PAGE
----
While there's no guarantee that gold will move higher, the bullish case can't be completely overlooked. But the question is, how to safely play gold, given that resolution of the subprime issues, or the Iraq debate could cause the price to dive, even with China in the picture. The answer is an option play. (To learn more, see Using Options Instead Of Equity.)

Buy Low, Sell High
In the world of options, you may have heard of covered calls. The strategy is where an investor buys the stock outright and then sells a call against the stock. Thus, if the stock is called away, the option writer's risk is limited. In the case of gold though, those who believe that gold will rise, but at the same time, are worried about holding gold stock, can implement an in-the-money covered call. Yes, the gains will be limited, but in some cases they could top 20% or more in a matter of months. Here's how it works.

First, you need to find an company that you believe in. A few to look at in the industry include, but are not limited to, Newmont Mining (NYSE:NEM), Royal Gold (NYSE:RGLD), Goldcorp (NYSE:GG) and Seabridge Gold (NYSE:SA). Then, you should scan the option chain to find an in the money option with a significant amount of premium attached.

Let's assume a stock is trading for $50 and the December $45 call is trading for $10 on the bid. Assuming we bought the stock for $50 and sold the call for $10, we would need then need to find our cost basis. This is done by simply taking the premium we received for selling the call ($10) and subtracting it from the present stock price ($50), giving us our cost basis of $40.

Since the stock is already trading in-the-money, it's likely that our shares will be called away when the options expire in November. But we still profit. We will have made $5 on the trade, denoted as the strike of $45 minus $40. Then when we divide the $5 by our cost for $40, we see our return would be 12.5%. Not too bad for four months, and on an annualized basis the return would be 37.5%. Where else are you going to make that type of money? (For a detailed look at in-the-money covered calls, check out An Alternative Covered Call Options Trading Strategy.)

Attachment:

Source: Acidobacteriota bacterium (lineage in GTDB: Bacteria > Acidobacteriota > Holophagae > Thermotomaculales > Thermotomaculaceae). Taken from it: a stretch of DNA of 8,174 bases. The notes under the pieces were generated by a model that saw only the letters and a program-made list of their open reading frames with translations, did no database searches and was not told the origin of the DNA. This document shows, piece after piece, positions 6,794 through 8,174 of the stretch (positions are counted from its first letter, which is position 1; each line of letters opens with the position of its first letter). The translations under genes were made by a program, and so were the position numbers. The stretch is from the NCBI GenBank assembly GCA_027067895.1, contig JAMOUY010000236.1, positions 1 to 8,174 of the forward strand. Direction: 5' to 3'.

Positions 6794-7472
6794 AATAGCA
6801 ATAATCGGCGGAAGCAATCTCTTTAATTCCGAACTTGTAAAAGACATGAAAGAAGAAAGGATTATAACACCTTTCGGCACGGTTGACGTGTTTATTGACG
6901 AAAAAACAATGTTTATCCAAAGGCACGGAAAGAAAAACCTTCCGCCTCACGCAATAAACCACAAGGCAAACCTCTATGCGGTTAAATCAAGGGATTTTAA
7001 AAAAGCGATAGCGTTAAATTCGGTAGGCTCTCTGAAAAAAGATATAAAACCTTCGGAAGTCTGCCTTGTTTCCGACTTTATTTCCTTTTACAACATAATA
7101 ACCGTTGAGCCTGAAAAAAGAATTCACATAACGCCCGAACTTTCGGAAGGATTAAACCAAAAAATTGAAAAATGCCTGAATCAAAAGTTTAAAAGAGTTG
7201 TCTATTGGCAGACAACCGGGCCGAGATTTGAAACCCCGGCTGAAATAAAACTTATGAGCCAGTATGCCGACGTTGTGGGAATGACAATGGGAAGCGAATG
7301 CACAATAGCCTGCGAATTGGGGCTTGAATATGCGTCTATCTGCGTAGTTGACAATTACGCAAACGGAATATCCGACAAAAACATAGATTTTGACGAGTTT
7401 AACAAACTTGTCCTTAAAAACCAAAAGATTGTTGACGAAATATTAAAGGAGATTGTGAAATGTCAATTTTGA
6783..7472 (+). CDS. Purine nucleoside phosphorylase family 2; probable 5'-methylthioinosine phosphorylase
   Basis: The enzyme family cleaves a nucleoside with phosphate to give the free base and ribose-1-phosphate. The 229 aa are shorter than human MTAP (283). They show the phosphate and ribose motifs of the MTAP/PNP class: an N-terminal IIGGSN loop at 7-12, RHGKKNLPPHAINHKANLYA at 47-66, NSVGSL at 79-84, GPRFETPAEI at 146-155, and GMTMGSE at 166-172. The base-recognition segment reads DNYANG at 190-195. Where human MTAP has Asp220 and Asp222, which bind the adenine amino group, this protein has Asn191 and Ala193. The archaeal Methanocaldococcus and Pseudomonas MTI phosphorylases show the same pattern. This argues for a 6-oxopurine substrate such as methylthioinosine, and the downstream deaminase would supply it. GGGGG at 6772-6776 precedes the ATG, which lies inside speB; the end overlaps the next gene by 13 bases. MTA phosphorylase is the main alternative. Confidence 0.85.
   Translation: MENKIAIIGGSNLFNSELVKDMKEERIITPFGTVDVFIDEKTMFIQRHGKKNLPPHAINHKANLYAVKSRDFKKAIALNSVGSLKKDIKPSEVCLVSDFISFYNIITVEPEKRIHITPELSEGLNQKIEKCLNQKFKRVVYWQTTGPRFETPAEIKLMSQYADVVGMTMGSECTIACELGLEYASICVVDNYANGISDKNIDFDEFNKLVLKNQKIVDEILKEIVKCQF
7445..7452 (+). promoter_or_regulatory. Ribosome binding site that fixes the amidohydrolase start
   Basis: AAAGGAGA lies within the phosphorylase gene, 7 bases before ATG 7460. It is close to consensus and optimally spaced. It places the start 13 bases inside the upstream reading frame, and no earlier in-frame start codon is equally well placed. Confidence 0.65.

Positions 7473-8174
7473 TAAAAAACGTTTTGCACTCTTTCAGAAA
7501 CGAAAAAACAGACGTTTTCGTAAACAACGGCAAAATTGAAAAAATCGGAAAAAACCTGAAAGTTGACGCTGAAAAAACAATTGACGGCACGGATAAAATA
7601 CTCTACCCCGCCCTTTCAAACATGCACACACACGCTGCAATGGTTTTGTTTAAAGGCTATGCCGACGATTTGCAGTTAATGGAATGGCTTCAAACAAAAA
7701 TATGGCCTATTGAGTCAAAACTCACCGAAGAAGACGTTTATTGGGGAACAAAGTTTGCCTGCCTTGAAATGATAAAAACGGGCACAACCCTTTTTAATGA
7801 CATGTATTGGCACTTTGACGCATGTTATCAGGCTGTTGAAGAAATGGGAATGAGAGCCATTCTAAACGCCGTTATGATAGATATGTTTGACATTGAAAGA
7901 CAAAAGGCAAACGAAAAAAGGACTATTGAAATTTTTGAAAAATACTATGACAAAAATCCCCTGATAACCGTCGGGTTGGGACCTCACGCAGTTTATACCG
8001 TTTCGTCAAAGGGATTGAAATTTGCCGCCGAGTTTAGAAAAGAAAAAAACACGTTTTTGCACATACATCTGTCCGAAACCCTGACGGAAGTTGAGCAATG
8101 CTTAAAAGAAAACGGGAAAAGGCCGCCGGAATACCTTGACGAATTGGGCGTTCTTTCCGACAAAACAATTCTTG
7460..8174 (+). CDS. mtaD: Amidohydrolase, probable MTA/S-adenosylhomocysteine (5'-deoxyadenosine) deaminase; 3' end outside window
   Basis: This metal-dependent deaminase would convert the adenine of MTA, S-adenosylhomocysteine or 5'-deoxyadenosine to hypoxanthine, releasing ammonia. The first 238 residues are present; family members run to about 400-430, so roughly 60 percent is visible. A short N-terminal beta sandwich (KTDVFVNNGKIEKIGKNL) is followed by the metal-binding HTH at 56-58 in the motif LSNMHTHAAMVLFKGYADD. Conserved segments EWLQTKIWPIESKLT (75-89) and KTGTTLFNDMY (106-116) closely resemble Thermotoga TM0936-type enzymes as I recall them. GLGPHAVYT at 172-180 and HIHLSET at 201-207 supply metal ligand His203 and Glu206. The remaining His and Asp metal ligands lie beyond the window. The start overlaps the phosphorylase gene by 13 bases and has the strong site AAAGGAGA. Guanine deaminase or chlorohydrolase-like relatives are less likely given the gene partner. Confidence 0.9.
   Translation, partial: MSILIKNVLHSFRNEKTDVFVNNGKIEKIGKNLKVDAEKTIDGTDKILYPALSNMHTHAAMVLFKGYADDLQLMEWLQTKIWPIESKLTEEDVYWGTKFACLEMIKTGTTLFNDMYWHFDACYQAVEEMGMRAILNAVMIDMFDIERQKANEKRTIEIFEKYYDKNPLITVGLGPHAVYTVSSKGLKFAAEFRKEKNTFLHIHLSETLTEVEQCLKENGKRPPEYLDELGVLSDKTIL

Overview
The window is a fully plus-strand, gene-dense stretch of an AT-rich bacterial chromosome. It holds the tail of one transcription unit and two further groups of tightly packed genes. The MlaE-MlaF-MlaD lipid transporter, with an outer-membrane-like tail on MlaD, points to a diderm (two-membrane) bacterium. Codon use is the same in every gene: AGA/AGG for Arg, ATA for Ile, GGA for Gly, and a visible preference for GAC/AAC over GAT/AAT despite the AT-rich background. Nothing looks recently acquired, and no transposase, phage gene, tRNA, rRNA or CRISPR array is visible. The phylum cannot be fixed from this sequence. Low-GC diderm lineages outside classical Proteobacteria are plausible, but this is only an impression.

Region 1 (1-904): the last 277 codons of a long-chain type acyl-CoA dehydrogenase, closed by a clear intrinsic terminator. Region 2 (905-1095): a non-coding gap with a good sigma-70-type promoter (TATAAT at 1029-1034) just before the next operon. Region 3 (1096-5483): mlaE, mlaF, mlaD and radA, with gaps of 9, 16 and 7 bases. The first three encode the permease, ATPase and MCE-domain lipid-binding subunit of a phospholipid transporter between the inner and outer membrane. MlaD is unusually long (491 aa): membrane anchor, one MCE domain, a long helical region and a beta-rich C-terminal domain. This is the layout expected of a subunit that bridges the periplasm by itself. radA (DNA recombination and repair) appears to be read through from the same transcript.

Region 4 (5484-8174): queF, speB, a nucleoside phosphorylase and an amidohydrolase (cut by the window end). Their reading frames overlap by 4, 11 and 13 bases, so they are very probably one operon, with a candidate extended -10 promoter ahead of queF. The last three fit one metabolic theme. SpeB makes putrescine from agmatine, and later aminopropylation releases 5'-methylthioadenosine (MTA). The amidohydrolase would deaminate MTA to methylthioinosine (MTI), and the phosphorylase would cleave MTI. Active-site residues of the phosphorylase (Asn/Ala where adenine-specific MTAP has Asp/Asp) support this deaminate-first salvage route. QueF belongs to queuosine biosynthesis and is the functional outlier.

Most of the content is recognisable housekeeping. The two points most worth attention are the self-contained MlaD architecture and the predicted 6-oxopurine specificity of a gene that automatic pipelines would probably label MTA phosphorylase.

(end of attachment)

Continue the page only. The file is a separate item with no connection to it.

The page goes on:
But there's more to the story. We've also protected ourselves on the downside. The stock would have to fall below $40 before we would ever be negative in the trade, thus becoming outright owners of the stock at expiration. And given that the aforementioned event would require a $10 drop from $50, the stock would have to lose 20% of its value before we were ever in the red. At the end of the day, we enable ourselves to potentially purchase the shares at a 20% discount to the market price.

Finally, the strategy works very well with long term options, known as LEAPs, too. By writing in-the-money LEAP covered calls, we are able to take a long-term position in a stock, while building in plenty of downside risk to our trade. On that note, it's important to note that options are risky and if you are considering trading them, you should absolutely speak with your local finance professional first to make sure you level of market knowledge and financial well being are adequate for the risks involved.

To learn more, check out Using LEAPS In A Covered Call Write.

Looking to cook up a market-stomping stock portfolio? Check out our FREE report "7 Ingredients to Market Beating Stocks" and get started right now!